Bouvier des Flandres – Full Breed Profile

Written by: Bojana Radulovic
Bouvier des Flandres could be your next canine? If you are thinking about getting this breed make sure that you check this guide first. Read on and discover about the breed's history, personality, and appearance.
Dog Breed Group:
Herding Dogs
23 to 26 inches tall at the shoulder
70 to 100 pounds
Life Span:
10 to 12 years

Breed Characteristics:

Apartment Friendly


How well will this breed adapt to apartment living? Is the apartment size the most important factor when it comes to proper living conditions? Is the breed suitable for apartment living?

Good For First-Time Owners


Some dogs aren't suitable for first-time dog owners. Is this breed a good match for someone with no dog experience? Can training help them be on their best behavior with owners with no dog experience? Are they suitable to be handled by someone who is just entering the canine world?

Overall Sensitivity


Some dogs are sensitive. Certain breeds are rough on the outside, while having the softest heart on the inside. In other words, some dogs are 'thick-skinned' while some are 'easygoing.' Is this breed prone to sensitivity?

Tolerates Being Alone


Separation anxiety in dogs is a serious condition that can affect a dog's life quality. Is this breed prone to this condition? Can you leave him alone for hours? How destructive this breed can become when bored, neglected, or not loved enough?

Affectionate With Family


How affectionate this breed will be around his humans? Will he welcome new family friends easily or he will choose to be shy? Some breeds can be clingy with owners, while others don't attach a lot. Will this breed act as the family's best friend?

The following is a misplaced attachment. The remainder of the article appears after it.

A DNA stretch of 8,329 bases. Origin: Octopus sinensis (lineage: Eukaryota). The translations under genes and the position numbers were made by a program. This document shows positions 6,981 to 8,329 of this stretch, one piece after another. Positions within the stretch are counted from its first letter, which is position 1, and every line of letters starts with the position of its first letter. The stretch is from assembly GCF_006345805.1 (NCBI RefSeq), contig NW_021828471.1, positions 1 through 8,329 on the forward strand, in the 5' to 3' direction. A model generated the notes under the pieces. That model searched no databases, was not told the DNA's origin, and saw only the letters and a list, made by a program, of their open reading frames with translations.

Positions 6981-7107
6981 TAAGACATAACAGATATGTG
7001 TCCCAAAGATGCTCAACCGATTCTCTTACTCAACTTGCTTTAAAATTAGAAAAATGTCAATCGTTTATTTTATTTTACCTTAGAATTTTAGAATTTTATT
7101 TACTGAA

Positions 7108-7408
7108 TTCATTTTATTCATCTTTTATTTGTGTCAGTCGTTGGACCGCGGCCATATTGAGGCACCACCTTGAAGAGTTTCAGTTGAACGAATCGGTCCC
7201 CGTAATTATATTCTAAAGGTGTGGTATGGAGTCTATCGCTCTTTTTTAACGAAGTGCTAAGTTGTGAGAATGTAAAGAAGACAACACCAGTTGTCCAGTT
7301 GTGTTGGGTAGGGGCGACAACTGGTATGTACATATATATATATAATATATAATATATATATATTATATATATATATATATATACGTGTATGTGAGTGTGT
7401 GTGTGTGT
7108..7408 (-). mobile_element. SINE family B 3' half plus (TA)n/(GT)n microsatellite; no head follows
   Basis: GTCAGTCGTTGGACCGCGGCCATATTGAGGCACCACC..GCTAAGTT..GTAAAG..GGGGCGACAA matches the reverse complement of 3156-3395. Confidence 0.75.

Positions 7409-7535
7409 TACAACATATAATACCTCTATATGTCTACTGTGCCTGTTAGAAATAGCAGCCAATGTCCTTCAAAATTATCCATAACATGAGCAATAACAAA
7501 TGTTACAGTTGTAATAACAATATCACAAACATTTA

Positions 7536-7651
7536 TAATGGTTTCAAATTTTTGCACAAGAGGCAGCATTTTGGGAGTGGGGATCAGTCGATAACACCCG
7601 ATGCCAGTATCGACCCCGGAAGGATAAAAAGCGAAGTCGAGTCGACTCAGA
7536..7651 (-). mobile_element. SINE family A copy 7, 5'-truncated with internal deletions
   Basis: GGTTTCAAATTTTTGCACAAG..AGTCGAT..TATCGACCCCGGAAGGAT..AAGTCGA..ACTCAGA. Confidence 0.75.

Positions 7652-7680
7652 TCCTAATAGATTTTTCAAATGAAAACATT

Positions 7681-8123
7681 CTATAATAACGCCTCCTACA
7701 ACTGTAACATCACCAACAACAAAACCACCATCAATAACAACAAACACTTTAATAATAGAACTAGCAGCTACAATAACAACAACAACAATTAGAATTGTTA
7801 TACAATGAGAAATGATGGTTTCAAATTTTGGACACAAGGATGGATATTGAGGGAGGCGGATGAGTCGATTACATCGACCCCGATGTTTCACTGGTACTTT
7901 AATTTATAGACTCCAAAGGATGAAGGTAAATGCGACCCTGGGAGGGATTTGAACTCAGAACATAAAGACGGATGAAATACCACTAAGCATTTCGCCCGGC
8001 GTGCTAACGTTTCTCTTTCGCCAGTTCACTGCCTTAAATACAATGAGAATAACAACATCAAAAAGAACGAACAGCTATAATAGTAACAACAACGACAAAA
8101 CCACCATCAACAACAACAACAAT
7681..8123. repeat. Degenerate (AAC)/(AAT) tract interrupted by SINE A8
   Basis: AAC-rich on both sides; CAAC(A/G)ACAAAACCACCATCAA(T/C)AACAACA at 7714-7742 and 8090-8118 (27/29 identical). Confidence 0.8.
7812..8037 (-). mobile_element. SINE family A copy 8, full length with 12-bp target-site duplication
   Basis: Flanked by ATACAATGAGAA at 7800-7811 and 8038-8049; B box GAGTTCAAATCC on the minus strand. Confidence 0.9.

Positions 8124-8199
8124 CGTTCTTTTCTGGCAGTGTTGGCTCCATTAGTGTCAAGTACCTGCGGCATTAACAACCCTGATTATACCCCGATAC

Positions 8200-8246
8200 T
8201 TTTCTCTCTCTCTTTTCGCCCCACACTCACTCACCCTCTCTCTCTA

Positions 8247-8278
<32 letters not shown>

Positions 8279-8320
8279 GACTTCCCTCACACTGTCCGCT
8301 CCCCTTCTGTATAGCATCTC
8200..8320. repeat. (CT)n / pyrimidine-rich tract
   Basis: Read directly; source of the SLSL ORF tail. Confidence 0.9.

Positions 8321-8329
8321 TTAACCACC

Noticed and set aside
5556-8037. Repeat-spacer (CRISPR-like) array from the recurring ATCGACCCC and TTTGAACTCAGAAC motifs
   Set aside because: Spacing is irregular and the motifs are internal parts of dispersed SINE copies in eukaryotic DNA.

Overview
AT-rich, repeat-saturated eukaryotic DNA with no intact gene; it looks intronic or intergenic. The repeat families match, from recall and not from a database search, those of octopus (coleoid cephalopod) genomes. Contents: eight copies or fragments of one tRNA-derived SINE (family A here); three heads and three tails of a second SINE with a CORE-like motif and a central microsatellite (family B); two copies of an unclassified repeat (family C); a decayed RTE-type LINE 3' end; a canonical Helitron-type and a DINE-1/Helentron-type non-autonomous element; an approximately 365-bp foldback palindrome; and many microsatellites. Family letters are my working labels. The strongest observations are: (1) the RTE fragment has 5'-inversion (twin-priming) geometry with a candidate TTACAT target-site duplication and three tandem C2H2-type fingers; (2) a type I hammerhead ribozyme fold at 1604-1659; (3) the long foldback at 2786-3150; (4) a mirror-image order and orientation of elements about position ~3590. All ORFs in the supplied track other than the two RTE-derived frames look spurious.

Some dogs will tolerate children, while others will adore well-behaved ones. Dogs and children should always be supervised, no matter how well trained the dog might be. Will this breed act as a nanny dog or he will stay away from children?

Friendly Toward Other Dogs


Some dog breeds cannot wait to run to the dog park and run with others. Others prefer to be with their humans, and not to be a part of a multi-pet household. Is this breed dog lover or not? How friendly this breed will be toward other dogs?

Friendly Toward Strangers


Some dog breeds tend to be reserved toward strangers and highly suspicious. Others are fast to walk away with them easily. How welcoming this breed is toward strangers?

Drooling Level


If you love to clean all the time drooling level in dogs is a trait that you should mind. Is this breed less likely to drool, or you will always need a towel on hand?

Easy To Groom


Heavier shedding during the shedding season is something that every dog needs to go through. However, some dogs shed just a bit all year round. Is this breed one of them? How often should you groom this dog?

Overall Health


What can you expect from this breed in terms of health? Are there any genetic conditions to vary about? Is obesity a major issue in this breed? By knowing more about the dog's health, you are learning how to help him live a longer and healthier life.

Prone To Obesity


Treats are a great addition to training sessions. Dogs love sweet bites of dog treats but they should be served in moderation. Treats can lead to obesity, next to poor nutrition. Can this breed gain extra weight from treats? How prone to obesity this breed actually is?

Trainability Level